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  • Writer's pictureBridget Sullivan Mermel CFP(R) CPA

Recession-Proof Your Money: What to do if you feel recession fear

Updated: Jul 21, 2022

Recession-proof your money to help you reduce the fear of a recession. Make sure you're prepared.

Do you want to make sure that you’ll be prepared if there’s a recession?

We discuss everything you need to know. By the end of this episode, you’ll know what determines if we’re in a recession, what factors might be driving us to a recession, and what to do to prepare so that you can, dare I say it, make lemonade out of the recession lemons.

One of the big ideas in recession-proofing your finances is understanding what we're talking about when we say we may be heading for a recession. To best prepare, you need to know the economic factors that are at play.

Second, understanding what you fear about a recession. Fears motivate us to fight, flight. But sometimes, we just freeze, full of anxiety. It's important to understand why you may have that reaction.

Lastly, we'll discuss practical tips. What are the opportunities out there now? How does your general financial plan help you recession-proof your finances? We discuss this both for people who are younger as well as people who are close to retirement or retired.

Here's Bridget's firm website:

John's firm website:

For advisors around the US:

Thanks for watching and please subscribe!


Bridget: Are you worried about a recession? And do you want to make sure you're prepared in case we do have a recession? In this episode, we're going to talk about everything you need to know to prepare for a recession. We'll talk about what is a recession and what you need to do to think through how to make lemonade out of these lemons. What actions can you personally take to make the best of this recession? Hi. I'm Bridgette Sullivan Mermel and I have a fee-only financial planning practice in Chicago, Illinois.

John: And I'm John Scherer. I have a fee-only financial planning practice in Middleton, Wisconsin. And before we start talking about how to prepare for a recession, I want to remind everybody to hit that subscribe button that helps other people find this show and helps us rise in ranking. So click subscribe and let's get into talking about recession. Bridget, I tell you, one of the things that I hear about or I think about and somebody will ask is “What the heck even is a recession?” You are afraid of it. It's kind of a scary thing, but I think it's worthwhile to talk about what are we actually talking about when we talk about a recession.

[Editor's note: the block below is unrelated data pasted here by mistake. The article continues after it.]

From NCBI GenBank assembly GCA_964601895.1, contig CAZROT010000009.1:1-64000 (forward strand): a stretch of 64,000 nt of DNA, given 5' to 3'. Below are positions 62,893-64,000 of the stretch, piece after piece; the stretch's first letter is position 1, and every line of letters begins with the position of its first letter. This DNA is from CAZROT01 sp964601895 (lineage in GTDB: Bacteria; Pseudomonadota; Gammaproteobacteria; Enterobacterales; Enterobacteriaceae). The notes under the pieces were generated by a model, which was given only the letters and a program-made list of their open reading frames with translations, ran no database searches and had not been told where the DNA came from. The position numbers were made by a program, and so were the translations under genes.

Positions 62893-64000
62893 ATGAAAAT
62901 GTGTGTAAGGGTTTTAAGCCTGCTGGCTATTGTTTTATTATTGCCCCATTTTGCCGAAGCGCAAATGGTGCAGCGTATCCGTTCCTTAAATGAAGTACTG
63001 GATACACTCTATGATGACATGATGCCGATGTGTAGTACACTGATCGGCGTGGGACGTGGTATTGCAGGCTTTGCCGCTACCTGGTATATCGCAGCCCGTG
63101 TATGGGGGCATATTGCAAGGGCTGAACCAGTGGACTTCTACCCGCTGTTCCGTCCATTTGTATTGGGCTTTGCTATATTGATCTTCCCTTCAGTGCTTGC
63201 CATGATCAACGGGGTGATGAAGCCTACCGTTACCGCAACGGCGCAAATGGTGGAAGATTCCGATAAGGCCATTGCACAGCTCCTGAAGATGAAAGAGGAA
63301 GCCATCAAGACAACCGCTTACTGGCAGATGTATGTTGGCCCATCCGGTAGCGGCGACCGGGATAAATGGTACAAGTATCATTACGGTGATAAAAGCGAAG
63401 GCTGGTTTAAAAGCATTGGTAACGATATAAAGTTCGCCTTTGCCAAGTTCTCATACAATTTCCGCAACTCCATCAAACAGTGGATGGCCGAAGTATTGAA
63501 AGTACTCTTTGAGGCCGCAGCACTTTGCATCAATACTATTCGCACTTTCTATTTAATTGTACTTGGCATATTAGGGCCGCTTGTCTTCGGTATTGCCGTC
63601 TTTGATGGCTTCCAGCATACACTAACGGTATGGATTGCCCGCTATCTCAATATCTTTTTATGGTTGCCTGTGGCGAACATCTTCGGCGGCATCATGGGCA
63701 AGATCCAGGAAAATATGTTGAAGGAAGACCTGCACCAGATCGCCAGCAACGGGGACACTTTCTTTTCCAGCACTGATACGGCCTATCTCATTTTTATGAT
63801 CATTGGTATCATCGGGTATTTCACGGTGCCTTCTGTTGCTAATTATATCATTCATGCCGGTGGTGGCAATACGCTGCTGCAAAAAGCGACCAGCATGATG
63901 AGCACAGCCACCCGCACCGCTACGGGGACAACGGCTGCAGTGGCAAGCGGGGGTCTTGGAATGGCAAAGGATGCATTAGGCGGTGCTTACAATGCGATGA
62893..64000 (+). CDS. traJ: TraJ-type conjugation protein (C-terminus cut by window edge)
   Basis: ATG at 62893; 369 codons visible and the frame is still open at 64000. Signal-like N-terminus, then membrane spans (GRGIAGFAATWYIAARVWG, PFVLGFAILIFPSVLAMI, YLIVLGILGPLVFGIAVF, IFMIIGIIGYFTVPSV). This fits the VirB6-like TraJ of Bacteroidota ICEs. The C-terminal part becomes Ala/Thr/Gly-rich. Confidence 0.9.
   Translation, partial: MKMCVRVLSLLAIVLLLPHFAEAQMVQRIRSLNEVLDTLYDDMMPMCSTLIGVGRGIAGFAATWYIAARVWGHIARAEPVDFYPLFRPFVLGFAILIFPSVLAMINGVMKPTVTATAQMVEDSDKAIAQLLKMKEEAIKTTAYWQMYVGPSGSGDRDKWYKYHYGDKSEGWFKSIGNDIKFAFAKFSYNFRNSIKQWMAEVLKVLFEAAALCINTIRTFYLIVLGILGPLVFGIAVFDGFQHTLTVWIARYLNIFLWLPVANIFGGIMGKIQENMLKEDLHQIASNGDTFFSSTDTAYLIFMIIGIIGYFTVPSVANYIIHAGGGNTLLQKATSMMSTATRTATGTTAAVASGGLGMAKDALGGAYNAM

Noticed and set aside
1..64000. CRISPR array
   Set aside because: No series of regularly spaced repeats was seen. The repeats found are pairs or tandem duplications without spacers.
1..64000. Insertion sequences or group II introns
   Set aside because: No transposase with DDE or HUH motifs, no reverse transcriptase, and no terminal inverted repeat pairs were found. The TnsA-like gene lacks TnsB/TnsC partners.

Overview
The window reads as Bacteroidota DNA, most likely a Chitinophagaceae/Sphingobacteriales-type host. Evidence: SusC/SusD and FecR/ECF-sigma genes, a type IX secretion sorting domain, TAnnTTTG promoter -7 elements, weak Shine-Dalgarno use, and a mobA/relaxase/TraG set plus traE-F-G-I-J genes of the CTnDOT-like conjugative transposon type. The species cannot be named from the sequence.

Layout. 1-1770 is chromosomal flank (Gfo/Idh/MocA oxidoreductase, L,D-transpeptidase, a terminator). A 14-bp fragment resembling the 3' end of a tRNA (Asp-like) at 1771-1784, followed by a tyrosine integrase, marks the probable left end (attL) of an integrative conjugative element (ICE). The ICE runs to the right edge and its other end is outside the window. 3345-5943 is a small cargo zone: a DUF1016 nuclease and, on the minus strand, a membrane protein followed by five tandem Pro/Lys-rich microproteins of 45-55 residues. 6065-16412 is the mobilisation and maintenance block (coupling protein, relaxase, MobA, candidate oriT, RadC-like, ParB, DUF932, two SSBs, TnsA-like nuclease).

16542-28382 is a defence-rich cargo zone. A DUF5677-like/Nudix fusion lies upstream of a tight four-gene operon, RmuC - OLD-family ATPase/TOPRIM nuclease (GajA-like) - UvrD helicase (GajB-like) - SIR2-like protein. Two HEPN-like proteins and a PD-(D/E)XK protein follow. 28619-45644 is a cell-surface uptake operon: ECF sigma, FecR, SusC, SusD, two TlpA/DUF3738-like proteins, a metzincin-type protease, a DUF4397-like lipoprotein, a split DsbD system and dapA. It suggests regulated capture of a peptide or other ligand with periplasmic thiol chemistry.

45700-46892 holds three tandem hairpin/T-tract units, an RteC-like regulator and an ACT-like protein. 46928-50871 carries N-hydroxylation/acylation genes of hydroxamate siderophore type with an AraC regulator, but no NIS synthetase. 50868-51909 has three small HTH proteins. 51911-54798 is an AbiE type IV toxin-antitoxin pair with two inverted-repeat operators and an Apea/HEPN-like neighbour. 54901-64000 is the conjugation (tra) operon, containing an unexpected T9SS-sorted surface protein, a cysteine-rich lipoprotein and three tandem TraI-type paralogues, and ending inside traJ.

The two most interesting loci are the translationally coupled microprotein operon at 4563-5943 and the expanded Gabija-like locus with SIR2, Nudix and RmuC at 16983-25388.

Bridget: Well, technically, when the news announces that we're having a recession, it means that the GDP or the gross domestic product has been down for two consecutive quarters. One of the reasons that people are talking about a recession is that the GDP was down in the last quarter. So in the first quarter of 2022 it was down. And now we're awaiting new numbers that will come out in July for the second quarter. So that's technically what a recession is.

John: If in the second quarter it ends up that the GDP is down again, then the announcement will come: we're in recession. Right?

Bridget: Right.

John: But it's interesting when you think about how the stock market hasn't been doing very well, the bond market hasn't been doing very well, inflation…there's a lot of these things. For a regular person it feels kind of recessiony, whatever that is. But yet there's a technical definition about what goes on. There's some sort of dichotomy, it seems, between those things.

Bridget: Well, and in the current circumstances, it's unique. And all of the different circumstances that contributed to every recession have been unique. But in our situation now, because of the pandemic, the GDP or what really we use to call a recession, like calling a foul, it usually kind of goes up to 3% and then down under…